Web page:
Kanban does a good job of quickly radiating the information about work items being blocked because some WIP constraint is violated. That said, adept Scrum teams can be equally adept at staying unblocked through constant communication and collaboration, which is why I think it works better for physically co-located teams. For example, if I'm a tester and I need a developer to start working on a story I just developed tests for, it's a lot easier and more effective for me to swivel my chair and tell the developers in the room with me than it is to send an email and wait for a response.
Scrum sprints provide nice time boxes that can be used to plan incremental chunks of functionality that roll up to a release. Sprint boundaries also provide a great place for the team to retrospect about how they are working and make continual improvements. The cadences of regular Release, Sprint, and Standup ceremonies provide great sync-points for the team to come together in a way that has low coordination costs. In Kanban, you can still achieve this, but its just not baked into the methodology - you keep working until you think you have enough and then do a release.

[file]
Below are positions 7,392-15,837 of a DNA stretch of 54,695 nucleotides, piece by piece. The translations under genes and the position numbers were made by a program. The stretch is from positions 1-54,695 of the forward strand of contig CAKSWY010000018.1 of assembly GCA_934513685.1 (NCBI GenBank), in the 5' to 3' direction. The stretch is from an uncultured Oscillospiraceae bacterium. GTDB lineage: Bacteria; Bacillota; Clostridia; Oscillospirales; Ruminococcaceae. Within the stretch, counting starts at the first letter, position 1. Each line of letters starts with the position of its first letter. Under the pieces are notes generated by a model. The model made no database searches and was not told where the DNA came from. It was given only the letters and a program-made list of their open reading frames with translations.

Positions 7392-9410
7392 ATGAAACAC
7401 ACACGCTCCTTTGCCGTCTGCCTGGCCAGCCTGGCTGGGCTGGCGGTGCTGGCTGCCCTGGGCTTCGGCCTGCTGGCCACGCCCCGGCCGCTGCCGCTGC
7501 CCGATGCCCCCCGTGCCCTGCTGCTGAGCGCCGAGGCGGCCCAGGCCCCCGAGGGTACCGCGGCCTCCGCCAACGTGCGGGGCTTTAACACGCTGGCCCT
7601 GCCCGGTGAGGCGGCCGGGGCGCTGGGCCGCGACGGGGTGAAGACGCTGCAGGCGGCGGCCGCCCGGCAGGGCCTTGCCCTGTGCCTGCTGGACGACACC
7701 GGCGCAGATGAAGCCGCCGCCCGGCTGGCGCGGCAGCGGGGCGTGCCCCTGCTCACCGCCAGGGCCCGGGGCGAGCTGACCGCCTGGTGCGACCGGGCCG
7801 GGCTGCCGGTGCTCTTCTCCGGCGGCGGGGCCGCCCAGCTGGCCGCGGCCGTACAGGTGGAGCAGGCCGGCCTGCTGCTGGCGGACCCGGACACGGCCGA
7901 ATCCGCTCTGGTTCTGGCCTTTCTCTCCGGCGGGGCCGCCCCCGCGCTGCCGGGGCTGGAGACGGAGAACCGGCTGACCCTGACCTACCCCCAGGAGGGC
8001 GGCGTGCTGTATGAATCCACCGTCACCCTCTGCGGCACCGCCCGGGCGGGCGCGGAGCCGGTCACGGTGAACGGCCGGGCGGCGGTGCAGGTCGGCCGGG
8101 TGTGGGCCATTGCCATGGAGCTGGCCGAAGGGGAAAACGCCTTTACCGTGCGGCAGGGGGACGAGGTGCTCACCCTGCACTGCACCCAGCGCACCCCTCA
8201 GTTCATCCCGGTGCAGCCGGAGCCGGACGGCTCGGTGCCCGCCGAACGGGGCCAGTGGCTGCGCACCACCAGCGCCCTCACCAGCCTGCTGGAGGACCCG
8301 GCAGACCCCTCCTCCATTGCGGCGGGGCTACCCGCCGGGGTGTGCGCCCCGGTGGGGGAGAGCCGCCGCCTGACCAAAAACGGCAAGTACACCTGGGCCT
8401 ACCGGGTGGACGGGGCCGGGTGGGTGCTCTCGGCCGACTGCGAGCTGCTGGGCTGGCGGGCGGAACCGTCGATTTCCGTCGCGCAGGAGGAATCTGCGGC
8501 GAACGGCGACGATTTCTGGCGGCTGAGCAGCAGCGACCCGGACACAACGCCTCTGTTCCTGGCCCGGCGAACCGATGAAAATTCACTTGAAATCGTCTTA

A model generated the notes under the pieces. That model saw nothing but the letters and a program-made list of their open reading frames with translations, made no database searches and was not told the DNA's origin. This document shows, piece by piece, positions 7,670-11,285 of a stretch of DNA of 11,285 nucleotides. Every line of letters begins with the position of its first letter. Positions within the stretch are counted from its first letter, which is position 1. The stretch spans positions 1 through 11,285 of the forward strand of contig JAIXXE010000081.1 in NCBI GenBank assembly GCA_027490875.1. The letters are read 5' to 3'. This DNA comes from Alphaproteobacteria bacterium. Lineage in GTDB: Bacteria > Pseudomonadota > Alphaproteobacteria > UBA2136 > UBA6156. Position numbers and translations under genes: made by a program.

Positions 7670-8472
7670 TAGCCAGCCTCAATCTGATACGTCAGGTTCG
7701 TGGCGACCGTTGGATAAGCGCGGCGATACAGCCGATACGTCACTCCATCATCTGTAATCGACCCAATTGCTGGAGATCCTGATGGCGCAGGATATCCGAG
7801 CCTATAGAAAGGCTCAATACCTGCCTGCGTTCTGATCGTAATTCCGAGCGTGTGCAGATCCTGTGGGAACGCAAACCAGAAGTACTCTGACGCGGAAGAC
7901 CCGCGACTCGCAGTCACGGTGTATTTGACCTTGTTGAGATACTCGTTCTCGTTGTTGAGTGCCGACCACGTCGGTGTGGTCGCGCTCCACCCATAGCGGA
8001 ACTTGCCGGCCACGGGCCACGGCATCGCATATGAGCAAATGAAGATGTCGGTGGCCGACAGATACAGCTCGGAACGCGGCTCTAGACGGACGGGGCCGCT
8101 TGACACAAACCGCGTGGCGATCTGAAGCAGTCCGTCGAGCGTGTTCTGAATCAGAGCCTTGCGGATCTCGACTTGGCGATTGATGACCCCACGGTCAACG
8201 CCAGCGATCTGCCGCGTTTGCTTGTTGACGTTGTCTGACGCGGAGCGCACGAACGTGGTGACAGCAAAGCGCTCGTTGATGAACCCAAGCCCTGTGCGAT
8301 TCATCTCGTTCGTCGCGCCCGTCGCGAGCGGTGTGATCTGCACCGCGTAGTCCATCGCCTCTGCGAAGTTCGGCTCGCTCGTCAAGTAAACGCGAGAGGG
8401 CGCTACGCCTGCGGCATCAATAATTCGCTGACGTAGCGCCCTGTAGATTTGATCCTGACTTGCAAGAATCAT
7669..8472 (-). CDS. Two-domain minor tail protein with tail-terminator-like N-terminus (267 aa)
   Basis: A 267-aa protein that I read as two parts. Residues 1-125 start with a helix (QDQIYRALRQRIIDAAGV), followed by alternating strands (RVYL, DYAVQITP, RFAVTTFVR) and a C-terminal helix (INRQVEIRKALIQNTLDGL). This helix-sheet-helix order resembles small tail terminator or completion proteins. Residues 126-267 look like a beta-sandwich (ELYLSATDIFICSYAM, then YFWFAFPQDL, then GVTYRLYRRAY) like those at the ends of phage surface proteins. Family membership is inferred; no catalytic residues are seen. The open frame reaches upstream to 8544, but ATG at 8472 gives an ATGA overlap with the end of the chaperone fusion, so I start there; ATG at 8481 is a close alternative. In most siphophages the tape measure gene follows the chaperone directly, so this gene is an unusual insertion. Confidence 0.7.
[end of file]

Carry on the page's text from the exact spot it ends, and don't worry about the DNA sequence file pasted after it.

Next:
One other thing to consider is that Kanban is a good transitional approach because it is very accommodating to existing ways of working, but it just decreases the batch size and enforces WIP constraints to govern the throughput. Switching to a Scrum approach, however, can be more disruptive because it requires the team to adopt a new set of ceremonies.
To directly answer your question, I'd be inclined to recommend Kanban for projects that are failing to meet delivery dates and running over budget. Scrum is a fine choice for more disciplined co-located teams working on new development efforts. Scrum also has the concept of architecture spikes to work out novel technical approaches that the team has not yet used to deliver some new functionality. Kanban can be an equally good choice for new development efforts, but is more suited to development efforts where the solution space technology is well known by the team. Both methods require product owner engagement to ensure that the work items are at the right granularity and that the backlog is always prioritized. I'd also recommend ATDD as a facet of both approaches. For the best of both worlds I'd recommend a Scrumban hybrid approach.